As city folk, we rarely pay attention to the myriad street furniture around us, like benches and street lights. However, some have become iconic to the point of becoming synonymous with the city itself, like the K2 London telephone box and the Art Deco fixtures of the Paris Metro.
Here’s our pick of the best street furniture from around the world that go beyond utility to display a wealth of creativity that enriches metropolitan life.
Why have a simple bench when you can unleash the very limits of human imagination? Street seating can become a draw in and off itself, lending a deeper character to the city they inhabit, like the spectacular Vision Hill in Tianjin, China. Ringed by the towers of Tianjin’s High-Tech Zone, Vision Hill is an undulating hillscape made of bamboo strips.
The result is a charming juxtaposition of nature with modernity. Stairways and platforms provide the perfect surfaces to sit, clamber or simply traverse the square during the daily commute. Vision Hill has also become a gathering place to relax or enjoy live performances.
Done right, street seating can enliven a sleepy small town, like the Bränden Bus Station, Austria. Constructed beside an unassuming road, this grove of white metal rods incorporates wooden steps that double as seating threaded throughout. Each step on this spiralling staircase offers a different view of the surrounding countryside, while those looking at the bus stop from across the street get to enjoy the interaction of people, art and landscape, a true harmony of nature and artificiality.
Arguably the most famous street seating in the world is found in Tokyo’s luxurious Roppongi Hills. Nestled among the public art by famous artists dotting the development, the stylish street furniture are artworks in their own right. They include interior designer Uchida Shigeru’s ribbony “I Can’t Give You Anything but Love”, a quirky free-flowing form that results from attempting to remove gravity from the object.
The best piece here is the glass armchair by famous artist and designer of the 2020 Tokyo Olympic torch, Yoshioka Tokujin. Inspired by how a piece of glass submerged in water loses its outlines and “disappears”, this chair, too, looks as if it vanishes when it rains.
Every city comes with unique challenges that are best addressed through fit-for-purpose solutions. One charming example is the food vending machine for stray animals, created for the ancient city of Istanbul, famed for its friendly attitude towards the many street cats and dogs. The tall box-shaped machine is activated when members of the public insert recyclable materials, like bottles and cans, into an opening at the top. Pet food is then released at the bottom of the machine, at a height comfortable for furry critters. A third opening is for liquids; people can share their leftover water which flows into a bowl beside the food dispenser.
Meanwhile in Brazil, the orelhão (‘big ear’ in Portuguese), the egg-shaped telephone hoods found in every city, celebrates its 50th anniversary this year. The iconic design, a familiar symbol of Brazil, was the brainchild of Chinese-Brazilian architect Chu Ming Silveira in response to vandalism. The elegant yet low-cost design uses acrylic and fiberglass to form a lightweight egg-shaped shell that is strong, light, resistant to sun, rain, and fire, as well as protective for users. Despite the rise of mobile phones, these beloved phone shelters can still be found throughout Latin America as well as in Africa and China.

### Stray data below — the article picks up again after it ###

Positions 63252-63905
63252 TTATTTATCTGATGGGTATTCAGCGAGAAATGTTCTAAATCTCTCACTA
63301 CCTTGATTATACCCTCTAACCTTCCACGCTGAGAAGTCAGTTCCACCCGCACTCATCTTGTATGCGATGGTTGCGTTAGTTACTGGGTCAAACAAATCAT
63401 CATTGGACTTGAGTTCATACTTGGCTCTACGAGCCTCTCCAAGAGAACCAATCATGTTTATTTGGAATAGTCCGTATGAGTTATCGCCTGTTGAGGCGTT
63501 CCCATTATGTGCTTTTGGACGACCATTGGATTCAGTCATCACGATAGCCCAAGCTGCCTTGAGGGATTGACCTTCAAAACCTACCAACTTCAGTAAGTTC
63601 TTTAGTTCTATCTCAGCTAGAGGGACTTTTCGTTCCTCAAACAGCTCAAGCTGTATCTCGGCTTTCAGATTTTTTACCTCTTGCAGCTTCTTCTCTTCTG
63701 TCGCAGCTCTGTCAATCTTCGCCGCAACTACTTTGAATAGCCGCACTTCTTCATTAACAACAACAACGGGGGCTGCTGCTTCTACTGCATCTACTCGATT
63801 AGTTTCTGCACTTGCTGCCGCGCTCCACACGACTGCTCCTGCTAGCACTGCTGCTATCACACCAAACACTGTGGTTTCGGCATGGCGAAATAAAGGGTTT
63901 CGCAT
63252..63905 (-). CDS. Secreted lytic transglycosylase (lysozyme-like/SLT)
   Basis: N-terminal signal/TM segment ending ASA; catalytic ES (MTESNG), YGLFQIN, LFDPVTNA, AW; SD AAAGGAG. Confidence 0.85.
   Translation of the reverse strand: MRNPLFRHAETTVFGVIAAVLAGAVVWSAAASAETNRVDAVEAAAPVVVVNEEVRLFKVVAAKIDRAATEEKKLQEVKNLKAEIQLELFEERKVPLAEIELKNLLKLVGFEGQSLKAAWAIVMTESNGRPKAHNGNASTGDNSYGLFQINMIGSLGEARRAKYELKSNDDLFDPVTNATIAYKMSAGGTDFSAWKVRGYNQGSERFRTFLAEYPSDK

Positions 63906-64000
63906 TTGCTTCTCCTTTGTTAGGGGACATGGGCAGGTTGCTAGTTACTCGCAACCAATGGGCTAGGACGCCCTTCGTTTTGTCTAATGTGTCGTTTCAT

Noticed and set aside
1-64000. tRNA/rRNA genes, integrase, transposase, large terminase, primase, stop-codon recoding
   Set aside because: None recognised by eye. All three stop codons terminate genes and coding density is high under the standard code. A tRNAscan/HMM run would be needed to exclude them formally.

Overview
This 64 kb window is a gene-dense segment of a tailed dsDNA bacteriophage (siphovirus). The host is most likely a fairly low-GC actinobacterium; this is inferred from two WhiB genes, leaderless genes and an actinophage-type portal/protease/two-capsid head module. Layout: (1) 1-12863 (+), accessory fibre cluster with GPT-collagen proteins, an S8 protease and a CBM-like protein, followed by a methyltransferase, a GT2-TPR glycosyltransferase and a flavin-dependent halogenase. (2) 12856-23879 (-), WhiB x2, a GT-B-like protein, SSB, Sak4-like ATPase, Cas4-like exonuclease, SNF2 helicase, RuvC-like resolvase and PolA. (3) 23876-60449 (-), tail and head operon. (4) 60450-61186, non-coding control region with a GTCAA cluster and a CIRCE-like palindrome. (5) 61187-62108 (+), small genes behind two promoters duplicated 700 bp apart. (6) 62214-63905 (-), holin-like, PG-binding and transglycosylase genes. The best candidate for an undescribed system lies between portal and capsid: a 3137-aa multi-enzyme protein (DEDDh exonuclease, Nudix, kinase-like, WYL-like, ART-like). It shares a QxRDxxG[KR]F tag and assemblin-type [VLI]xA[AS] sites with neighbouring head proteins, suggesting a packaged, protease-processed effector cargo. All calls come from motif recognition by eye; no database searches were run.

One inexpensive and cheerful example is the colourful seating installations in Mexico City, courtesy of El Ultimo Grito studio. Using wooden planks, gaffer tape and recycled packing material, then decorated with stickers, the local community join in and shape the furniture in any way they like, so each installation has never been the same. The finished product often ends up utilised in unexpected ways, like a mini playground for kids, and drawing vendors together to culminate in a street party.
Tech to the rescue
High-tech solutions can enhance how locals shape the fabric of their city. As part of their “Build Your City” project, Rotterdam studio, The New Raw, invited residents of Thessaloniki, Greece, to bring plastic household waste to be 3D printed into custom street furniture. This interactive project encourages both a love of recycling and civic engagement in the cityscape itself.
Technology can also be used to solve any number of urban issues. In the era of COVID, public amenities require extra care for the health and safety of citizens. Designer Michael Anastassiades’ touchless drinking fountains, which first debuted in 2018 in London, do just that. Sculpted from highly-reflective bronze, these sleek monoliths reference the form of other great British street furniture, such as the red letterbox and phone box. As users approach, a sensor activates an arcing jet of water, which flows into a shallow basin. Besides drinking, the design allows easy refilling of water bottles, to reduce Londoners’ dependence on single-use plastic bottles.
In Penang, Malaysia, an assuming bus shelter has been launched, souped up with technology. The smart street asset includes excellent telecommunications infrastructure – in the form of small cells with high-capacity throughput - that prepares the groundwork for 5G implementation. A WiFi hotspot, it also come with phone charging facilities, alongside CCTV camera and panic button for enhanced safety. The whole structure is also powered via renewable energy courtesy of rooftop solar panels.
Slider 6: https://elultimogrito.website/mexico-df